In one respect, they actually already do… that is sort of the ‘rest of the story,’ here. Those of you who have been faithful readers of my works already know this, but for any (very welcome) newbies, here is that story. The Lx set of episodes in the ‘Weston Wagons West’ series shares the Levi Weston story that interlocks with the Oak Springs based stories of the original “Back to the Homeplace” back story - the McDonalds, Truesdales, Pattons and Kings. These stories also provided an excellent bridge during the Civil War devastation of Oak Springs that had all residents evacuate; many to Jefferson City…where Levi’s family was based at the time. Very convenient, wasn’t it?

Finally, there is one other storyline set, now, in the ‘Weston Wagons West’ series that is pure fiction, not tied to my ancestor stores, the Hx stories. However, elements of these stories bring in portions of the actual movement across the state of Iowa of our (my wife and my) families to get to the rural Star community where we were each raised, on farms, four miles apart. I had started the Weston family stories with this one…but stopped, because I didn’t want to tell the ‘true story’ of the settlement of our area. It sat dormant for nearly 30 years…but is now a blossoming set of nearly 100 tales, through fictionalizing!! ;-)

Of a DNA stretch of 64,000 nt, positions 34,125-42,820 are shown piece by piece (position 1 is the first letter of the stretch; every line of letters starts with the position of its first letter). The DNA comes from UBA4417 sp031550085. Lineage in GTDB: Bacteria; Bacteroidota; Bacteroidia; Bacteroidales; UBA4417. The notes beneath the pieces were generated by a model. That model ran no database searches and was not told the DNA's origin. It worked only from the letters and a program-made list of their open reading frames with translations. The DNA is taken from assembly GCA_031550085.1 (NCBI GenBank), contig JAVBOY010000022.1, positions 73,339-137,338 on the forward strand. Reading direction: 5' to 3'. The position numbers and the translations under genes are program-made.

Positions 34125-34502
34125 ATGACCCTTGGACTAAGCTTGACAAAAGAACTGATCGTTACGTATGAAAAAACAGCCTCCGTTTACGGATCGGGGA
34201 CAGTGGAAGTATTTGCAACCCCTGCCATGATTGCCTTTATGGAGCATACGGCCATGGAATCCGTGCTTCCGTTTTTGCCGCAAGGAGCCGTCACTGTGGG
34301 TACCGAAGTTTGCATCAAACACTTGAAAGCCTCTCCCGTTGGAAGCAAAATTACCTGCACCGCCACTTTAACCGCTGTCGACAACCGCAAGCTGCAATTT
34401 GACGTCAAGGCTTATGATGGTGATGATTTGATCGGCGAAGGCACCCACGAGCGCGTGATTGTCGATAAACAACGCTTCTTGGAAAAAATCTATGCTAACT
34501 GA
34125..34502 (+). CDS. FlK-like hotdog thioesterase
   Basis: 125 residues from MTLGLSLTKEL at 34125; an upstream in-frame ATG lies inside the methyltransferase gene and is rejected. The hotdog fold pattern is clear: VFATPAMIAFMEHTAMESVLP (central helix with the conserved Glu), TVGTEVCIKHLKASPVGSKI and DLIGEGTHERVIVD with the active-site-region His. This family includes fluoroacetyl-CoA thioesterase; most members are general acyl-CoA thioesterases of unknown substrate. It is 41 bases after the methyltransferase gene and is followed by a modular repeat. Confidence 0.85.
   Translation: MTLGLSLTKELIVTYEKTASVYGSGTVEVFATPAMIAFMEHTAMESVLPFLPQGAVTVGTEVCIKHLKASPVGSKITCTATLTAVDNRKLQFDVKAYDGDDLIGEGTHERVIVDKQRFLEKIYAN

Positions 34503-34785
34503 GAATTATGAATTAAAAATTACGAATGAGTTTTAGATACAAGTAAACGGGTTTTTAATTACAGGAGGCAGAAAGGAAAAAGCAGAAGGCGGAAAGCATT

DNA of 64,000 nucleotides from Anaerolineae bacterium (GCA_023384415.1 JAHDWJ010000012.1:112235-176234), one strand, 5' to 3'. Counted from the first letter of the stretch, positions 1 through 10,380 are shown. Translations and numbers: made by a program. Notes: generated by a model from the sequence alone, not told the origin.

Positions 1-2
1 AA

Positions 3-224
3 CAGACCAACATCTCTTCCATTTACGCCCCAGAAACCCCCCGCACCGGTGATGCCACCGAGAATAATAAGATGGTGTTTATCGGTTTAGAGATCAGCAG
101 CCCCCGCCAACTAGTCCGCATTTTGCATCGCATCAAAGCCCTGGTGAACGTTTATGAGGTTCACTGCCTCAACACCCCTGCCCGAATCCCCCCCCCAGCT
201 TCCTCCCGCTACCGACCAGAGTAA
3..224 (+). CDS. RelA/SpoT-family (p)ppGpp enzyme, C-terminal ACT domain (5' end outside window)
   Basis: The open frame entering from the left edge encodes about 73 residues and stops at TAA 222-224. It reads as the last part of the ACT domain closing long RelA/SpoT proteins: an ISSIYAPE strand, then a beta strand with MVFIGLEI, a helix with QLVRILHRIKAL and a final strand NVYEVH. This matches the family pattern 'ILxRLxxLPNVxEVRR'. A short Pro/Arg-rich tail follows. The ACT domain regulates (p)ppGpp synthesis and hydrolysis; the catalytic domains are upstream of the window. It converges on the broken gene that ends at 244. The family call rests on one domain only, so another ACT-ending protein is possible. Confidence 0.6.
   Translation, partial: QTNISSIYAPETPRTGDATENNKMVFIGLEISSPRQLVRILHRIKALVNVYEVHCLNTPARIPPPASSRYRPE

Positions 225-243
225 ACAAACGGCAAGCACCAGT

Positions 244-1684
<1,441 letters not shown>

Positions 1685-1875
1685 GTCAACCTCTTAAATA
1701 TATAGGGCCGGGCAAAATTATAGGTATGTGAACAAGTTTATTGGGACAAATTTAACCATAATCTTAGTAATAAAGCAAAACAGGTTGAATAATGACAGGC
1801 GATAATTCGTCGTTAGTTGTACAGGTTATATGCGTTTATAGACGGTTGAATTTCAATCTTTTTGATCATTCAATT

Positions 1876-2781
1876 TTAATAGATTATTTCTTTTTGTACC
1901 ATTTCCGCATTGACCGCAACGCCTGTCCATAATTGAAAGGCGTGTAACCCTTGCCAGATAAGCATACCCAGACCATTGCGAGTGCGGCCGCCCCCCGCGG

Video Book Trailer

Comments

    0 of 8192 characters used
    Post Comment

    • Homeplace Series profile image
      Author

      William Leverne Smith 9 months ago from Hollister, MO

      Thank you, Dora. Making history interesting can help people understand it. Little today is more important than understanding our history! ;-)

    • MsDora profile image

      Dora Weithers 9 months ago from The Caribbean

      It's always helpful to understand an author's thought process. Thanks for sharing how the series originated, what made you decide on the direction it take, and so on. You do a very good job of making history interesting.

    • Homeplace Series profile image
      Author

      William Leverne Smith 9 months ago from Hollister, MO

      Thank you, Bill. This is certainly something we share in common. Somedays are better than others, but each is an activity to enjoy! ;-)

    • billybuc profile image

      Bill Holland 9 months ago from Olympia, WA

      I find historical fiction great fun to write. I enjoy putting myself into another time and place, using real history as the backdrop, and, like you said, filling in gaps with fiction. You do it very well, my friend.

    working